Martin Sherman, based on material from the book Nemesis by Peter Evans
Derby LIVE in association with Chichester Festival Theatre
Review by Steve Orme
Only three productions are believed to have gone from Derby straight into the West End: a version of Chekhov's The Seagull starring Derby actor Alan Bates in 1976; former Playhouse artistic director Mark Clements' musical Soul Train which started off with the title Grapevine in the city in 1999; and now Onassis.
Much of the expectation surrounding Martin Sherman's portrayal of the billionaire shipping magnate Aristotle Socrates Onassis has centred on the appearance of Derbyshire actor Robert Lindsay in the title role. This has ensured that many of the shows in the play's run of just over two weeks at Derby Theatre are already fully booked.
Few if any people will be disappointed. Lindsay, who's making his first professional appearance on a Derby stage, gives a captivating performance.
Onassis lived in a world in which money, power and influence ruled; those who had them didn't conform to the same ethical or moral standards as the rest of civilisation.
He was capable of shaping world events and is thought to have had a hand in the assassination of Bobby Kennedy by putting up the money which went to a professional hitman.
Onassis was a selfish, ruthless, promiscuous, bad-tempered, foul-mouthed liar - yet somehow Lindsay makes him likeable.
Despite his faults, Onassis could be affected by tragedy; Lindsay earns sympathy for his reaction at the death of Onassis' son, demonstrating the totality of his loss and the difficulty he has in letting out his grief.
Lindsay is completely immersed in the role, revelling in the pure delight of playing such a multi-faceted character and looking like a true native of Greece.
That can be said of the rest of the cast whose body language, mannerisms, singing and dancing conjure up a traditional Greek atmosphere throughout.
Although Lindsay's is the dominant role, there are several exceptional performances.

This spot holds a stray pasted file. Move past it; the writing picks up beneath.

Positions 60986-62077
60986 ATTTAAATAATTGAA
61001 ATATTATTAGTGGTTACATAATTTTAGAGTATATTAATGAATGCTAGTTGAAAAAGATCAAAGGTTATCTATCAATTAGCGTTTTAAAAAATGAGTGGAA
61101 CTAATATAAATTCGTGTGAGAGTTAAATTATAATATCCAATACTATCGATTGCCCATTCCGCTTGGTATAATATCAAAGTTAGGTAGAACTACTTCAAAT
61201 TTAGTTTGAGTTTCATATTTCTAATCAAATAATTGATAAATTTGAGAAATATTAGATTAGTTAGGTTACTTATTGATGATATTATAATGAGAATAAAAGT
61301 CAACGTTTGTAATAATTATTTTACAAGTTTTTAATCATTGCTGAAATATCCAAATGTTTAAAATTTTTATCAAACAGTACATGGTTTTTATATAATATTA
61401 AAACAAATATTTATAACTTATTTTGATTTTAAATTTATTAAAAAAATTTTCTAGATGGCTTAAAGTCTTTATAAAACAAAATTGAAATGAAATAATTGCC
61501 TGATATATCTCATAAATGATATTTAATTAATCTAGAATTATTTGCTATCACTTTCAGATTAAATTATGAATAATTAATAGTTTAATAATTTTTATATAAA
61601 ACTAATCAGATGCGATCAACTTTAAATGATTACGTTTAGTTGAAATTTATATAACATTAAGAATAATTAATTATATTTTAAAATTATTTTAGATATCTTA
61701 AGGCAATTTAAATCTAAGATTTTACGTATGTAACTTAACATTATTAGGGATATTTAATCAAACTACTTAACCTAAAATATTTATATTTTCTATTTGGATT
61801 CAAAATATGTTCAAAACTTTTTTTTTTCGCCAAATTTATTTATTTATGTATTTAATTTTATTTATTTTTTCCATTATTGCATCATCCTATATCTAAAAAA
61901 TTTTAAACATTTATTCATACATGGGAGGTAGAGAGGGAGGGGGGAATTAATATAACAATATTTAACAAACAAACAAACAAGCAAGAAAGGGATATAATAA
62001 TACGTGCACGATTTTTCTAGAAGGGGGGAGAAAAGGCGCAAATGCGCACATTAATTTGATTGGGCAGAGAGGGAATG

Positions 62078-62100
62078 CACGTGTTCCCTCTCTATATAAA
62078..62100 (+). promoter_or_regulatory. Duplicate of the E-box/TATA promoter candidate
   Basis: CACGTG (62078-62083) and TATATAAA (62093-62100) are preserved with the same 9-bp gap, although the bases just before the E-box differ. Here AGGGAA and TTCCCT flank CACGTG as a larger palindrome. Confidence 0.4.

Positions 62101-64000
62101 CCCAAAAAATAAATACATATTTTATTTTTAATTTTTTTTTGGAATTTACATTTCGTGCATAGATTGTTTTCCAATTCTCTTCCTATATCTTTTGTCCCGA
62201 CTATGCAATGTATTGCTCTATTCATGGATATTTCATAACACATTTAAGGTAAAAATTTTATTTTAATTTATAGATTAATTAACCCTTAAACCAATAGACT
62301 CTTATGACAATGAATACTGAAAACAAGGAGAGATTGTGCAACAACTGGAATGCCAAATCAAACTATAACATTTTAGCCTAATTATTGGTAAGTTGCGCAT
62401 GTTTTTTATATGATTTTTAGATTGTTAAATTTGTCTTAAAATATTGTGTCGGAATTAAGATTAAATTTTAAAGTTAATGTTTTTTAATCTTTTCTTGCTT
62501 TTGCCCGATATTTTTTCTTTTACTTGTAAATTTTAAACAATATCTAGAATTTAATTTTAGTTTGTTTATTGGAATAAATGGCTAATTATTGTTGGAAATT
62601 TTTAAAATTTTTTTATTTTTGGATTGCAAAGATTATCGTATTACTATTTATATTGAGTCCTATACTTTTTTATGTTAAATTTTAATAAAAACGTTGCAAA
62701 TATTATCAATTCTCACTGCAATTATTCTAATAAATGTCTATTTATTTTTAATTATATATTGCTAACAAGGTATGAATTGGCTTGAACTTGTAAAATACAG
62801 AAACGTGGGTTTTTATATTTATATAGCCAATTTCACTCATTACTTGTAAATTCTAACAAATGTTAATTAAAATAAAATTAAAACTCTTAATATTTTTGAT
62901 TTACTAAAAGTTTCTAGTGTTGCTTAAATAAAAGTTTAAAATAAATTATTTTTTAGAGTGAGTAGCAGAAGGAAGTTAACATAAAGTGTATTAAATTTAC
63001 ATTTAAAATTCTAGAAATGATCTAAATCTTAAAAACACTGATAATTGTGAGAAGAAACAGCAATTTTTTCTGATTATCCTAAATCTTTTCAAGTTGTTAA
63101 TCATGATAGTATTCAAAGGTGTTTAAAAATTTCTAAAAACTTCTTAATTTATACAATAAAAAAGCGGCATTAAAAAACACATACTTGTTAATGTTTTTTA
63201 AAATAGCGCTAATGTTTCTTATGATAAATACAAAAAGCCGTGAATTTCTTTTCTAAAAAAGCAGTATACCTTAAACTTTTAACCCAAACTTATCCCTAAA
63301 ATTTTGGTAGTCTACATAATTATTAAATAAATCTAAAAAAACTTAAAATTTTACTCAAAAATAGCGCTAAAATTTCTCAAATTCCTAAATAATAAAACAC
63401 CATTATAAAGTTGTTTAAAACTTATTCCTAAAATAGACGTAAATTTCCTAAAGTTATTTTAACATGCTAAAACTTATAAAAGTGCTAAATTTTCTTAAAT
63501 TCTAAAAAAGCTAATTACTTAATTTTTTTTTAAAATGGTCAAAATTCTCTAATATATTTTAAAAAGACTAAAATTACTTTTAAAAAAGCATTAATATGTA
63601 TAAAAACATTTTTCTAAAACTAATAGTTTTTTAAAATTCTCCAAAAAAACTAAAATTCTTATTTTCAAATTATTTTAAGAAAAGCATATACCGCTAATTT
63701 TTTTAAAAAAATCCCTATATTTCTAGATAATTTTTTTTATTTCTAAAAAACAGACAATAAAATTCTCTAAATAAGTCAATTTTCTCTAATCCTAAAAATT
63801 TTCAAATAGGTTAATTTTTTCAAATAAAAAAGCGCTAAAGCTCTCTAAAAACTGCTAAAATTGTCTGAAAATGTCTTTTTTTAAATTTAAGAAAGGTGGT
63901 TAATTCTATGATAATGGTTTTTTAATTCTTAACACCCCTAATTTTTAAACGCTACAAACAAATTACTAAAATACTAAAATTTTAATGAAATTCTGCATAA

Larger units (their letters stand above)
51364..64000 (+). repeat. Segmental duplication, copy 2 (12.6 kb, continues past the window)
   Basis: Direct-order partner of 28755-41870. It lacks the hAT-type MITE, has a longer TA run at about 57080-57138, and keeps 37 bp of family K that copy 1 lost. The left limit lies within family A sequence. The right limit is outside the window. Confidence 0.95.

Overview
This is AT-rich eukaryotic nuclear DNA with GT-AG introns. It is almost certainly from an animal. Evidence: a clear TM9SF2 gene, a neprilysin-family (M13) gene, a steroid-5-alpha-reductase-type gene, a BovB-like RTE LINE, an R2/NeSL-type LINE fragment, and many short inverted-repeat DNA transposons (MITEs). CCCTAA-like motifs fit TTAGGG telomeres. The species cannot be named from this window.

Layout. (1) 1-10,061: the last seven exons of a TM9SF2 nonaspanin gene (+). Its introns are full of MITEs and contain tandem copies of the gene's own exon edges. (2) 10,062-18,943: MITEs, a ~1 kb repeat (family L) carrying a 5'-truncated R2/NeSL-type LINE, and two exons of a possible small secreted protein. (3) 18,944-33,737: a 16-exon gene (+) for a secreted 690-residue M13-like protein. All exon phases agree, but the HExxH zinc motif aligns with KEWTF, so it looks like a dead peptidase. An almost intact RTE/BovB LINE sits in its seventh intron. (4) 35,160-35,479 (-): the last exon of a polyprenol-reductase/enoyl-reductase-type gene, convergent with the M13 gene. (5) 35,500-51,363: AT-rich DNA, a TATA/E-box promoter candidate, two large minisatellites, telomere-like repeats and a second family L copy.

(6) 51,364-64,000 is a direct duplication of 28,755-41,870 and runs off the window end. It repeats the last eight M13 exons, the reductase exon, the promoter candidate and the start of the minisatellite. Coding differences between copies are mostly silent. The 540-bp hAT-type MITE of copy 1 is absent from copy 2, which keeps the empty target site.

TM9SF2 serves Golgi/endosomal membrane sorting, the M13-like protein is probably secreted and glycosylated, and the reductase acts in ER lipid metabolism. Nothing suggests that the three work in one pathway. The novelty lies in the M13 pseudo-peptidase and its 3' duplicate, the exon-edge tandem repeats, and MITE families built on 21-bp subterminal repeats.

Gawn Grainger as Onassis' confidante Costa, who occasionally assumes the role of narrator, has the unenviable job of unravelling the complicated relationships between Onassis and his relatives, the American Kennedy dynasty and other characters who are interlinked through their many affairs. Grainger succeeds superbly with a quaint, modest charm.
Lydia Leonard has the difficult job of showing that Jacqueline Kennedy is more than a "walking credit card"; she manages to maintain the style, glamour and class of the former First Lady despite the philandering of her second husband, Onassis.
Anna Francolini has a secondary but meatier role as opera singer Maria Callas; she admirably demonstrates that her affair with Onassis destroyed her life as well as her career.
There's not a weak link in the cast, with Sue Kelvin (Dimitra), Liz Crowther (Eleni), Robert Hastie (Theo), John Hodgkinson (Yanni) and Tom Austen (Alexandro) all making valuable contributions, as do musicians Ben Grove and Graeme Taylor.
Nancy Meckler's solid direction and Katrina Lindsay's amazingly atmospheric, effective set add to the enjoyment of the show which boasts quality and elegance throughout.
Onassis is arguably the finest production to have originated in Derby in the past thirty years. Those who've secured a ticket during the rest of its run in the city and audiences who'll see it when it transfers to the Novello are in for a treat.
"Onassis" runs at Derby Theatre until September 25th
Philip Fisher reviewed this production on its transfer to the Novello Theatre